Planned Parenthood drops lawsuit over Lubbock abortion ban

Published: Jan. 21, 2022 at 8:51 AM CST|Updated: Jan. 21, 2022 at 9:26 PM CST
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LUBBOCK, Texas (KCBD) - On Thursday, Planned Parenthood dropped its appeal against the City of Lubbock’s abortion ban. The Sanctuary City for the Unborn Ordinance will now remain in effect, ending their battle against the law.

The ordinance was approved by Lubbock voters on May 1, 2021, becoming the largest sanctuary city in Texas. More than 63% of voters supported the proposition. Following voter approval, Planned Parenthood filed litigation in federal court on behalf of its patients, physicians, and staff in Lubbock to oppose the controversial, new abortion ban.

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The outlaw of abortion services in Lubbock went into effect on June 1, 2021. The back-and-forth continued on the legality of the ordinance for months nationwide. On Thursday, the U.S. Supreme Court requested to send the fight over the ban to trial, sending it back to the 5th Court of Appeals. This decision means the ban will stay in place as the legal process continues.

Planned Parenthood told us that they appealed their lawsuit against the City of Lubbock because higher courts have not overturned Senate Bill 8.

The head of Planned Parenthood of Texas, Ken Lambrecht, said the non-profit cannot depend on the courts to protect abortion access since lawsuits against “The Heartbeat Bill” are stuck in the justice system.

“It is clear we cannot depend on the courts to protect our constitutional rights, as our challenge to S.B. 8 continues to languish with no end in sight and abortion access hangs by a thread across the country,” Lambrecht said.

On Thursday, the Supreme Court declined a request from pro choice advocates to intervene in the ongoing legal challenge against SB8.

Justice Sotomayor wrote that state leaders know the fear and confusion this legal process causes, and this prevents federal courts from stopping it.

“State officials knew that the fear and confusion caused by this legal-procedural labyrinth would restrict citizens from accessing constitutionally-protected medical care, providers from offering it, and federal courts from restoring it, Sotomayor wrote in her Jan. 20 dissent.

The case is currently before the 5th Circuit Court of Appeals, who sent it to the Texas Supreme Court. The decision will add months to legal proceedings.

Lubbock State Senator Charles Perry, who introduced this ordinance last year, said the law is immune to pre-enforcement lawsuits.

That means the courts must wait for someone to begin civil action against an abortion provider. Private enforcement means the city or its elected officials have no role in enforcing the law.

“By adopting this unique private-enforcement structure, the city of Lubbock made its ordinance immune from pre-enforcement lawsuits because neither the city nor its officials have any role in enforcing the law, so they cannot be subjected to lawsuits that challenge the constitutionality of the ordinance,” Perry said in a statement.

The Supreme Court expressed concern in October, saying Senate Bill 8 circumvents judicial review.

Justice Sonia Sotomayor wrote that opens the door to similar laws against other protected rights.

“Under such unique circumstances, the equities plainly favor administrative relief while this Court sorts out these issues. Every day that S. B. 8 remains in effect is a day in which such tactics are rewarded. And every day the scheme succeeds increases the likelihood that it will be adapted to attack other federal constitutional rights,” Sotomayor wrote in a dissent on Oct. 22.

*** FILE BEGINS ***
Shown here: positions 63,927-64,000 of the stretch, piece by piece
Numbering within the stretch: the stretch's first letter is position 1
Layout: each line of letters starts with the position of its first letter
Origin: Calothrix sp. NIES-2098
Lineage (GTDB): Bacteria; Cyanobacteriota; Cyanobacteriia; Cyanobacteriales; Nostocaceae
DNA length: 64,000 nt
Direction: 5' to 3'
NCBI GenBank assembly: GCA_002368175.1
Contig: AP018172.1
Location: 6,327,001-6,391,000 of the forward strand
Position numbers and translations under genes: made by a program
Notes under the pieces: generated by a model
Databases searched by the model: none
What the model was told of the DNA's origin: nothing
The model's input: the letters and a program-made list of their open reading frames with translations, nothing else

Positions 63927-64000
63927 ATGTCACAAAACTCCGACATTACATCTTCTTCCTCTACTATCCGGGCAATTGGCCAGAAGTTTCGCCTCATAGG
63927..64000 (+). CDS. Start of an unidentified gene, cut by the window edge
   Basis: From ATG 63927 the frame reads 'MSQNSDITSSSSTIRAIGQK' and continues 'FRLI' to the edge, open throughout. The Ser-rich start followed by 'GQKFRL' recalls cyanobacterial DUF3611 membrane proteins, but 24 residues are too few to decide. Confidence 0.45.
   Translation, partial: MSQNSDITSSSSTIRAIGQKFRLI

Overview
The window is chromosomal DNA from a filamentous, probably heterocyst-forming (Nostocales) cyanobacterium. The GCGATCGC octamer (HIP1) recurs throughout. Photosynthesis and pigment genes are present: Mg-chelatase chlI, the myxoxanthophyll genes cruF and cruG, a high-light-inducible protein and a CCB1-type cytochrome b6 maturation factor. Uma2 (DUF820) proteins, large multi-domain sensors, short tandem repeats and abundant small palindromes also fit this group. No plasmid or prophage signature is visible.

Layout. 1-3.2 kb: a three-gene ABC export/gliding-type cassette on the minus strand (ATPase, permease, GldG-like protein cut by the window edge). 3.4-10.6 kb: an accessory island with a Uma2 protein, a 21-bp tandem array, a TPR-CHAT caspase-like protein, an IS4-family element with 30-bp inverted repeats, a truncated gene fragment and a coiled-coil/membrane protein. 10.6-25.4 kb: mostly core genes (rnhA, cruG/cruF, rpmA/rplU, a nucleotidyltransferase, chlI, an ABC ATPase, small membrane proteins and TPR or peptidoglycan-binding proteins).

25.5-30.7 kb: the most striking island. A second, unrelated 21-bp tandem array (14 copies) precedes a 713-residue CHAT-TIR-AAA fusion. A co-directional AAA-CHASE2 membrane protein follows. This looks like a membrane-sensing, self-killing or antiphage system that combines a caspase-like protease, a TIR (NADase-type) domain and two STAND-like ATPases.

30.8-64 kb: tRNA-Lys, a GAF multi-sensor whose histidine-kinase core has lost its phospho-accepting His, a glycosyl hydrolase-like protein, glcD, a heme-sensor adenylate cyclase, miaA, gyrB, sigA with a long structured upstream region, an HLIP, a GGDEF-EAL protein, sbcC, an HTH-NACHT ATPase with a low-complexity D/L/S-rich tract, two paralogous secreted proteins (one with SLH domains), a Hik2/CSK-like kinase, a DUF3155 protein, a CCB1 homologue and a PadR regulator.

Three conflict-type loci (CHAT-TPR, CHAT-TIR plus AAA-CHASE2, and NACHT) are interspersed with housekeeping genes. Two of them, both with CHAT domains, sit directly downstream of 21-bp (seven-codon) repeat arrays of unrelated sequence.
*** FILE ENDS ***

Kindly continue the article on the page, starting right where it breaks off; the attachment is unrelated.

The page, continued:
In their statement, Planned Parenthood said they will continue to provide “affordable healthcare services at the Lubbock clinic.”

You can read the complete text of their statement below:

“While we have determined not to move forward with this appeal, this is not the end of our fight in Lubbock, and we continue to consider all legal options to challenge this unconstitutional local ban. Planned Parenthood remains committed to access in Lubbock and beyond,” Planned Parenthood of Greater Texas President and CEO, Ken Lambrecht, said in a statement provided to KCBD.

“As a trusted community resource, our Lubbock Health Center is open and actively serving patients in need of expert, affordable healthcare, including cancer screenings, birth control, STI testing and treatment, and other essential services. We know people in Lubbock and throughout Texas face insurmountable barriers to accessing abortion due to S.B. 8, the state’s near-total abortion ban, which has been in effect for nearly five months now. But it is clear we cannot depend on the courts to protect our constitutional rights, as our challenge to S.B. 8 continues to languish with no end in sight and abortion access hangs by a thread across the country.”

READ MORE: Supreme Court again declines to intervene in challenge to Texas abortion law

Lubbock Sen. Charles Perry also released a statement, saying “I congratulate the City and the people of Lubbock on this historic victory—and for becoming the first jurisdiction in the United States to successfully defend an abortion ban in court since Roe v. Wade. This is an answer to so many of our prayers.”

“With the Texas Heartbeat Act taking effect last September, and with Lubbock having outlawed abortion within city limits, the state of Texas is leading the way on protecting the unborn despite the continued existence of Roe v. Wade. Texas and Lubbock have shown how states and cities can ban or restrict abortion while immunizing their laws from pre-enforcement judicial review. I encourage other cities in Texas and throughout the United States to adopt similar ordinances.”

Lubbock Rep. Dustin Burrows tweeted “Pro-Life Victory!” in response to the organization dropping the suit.

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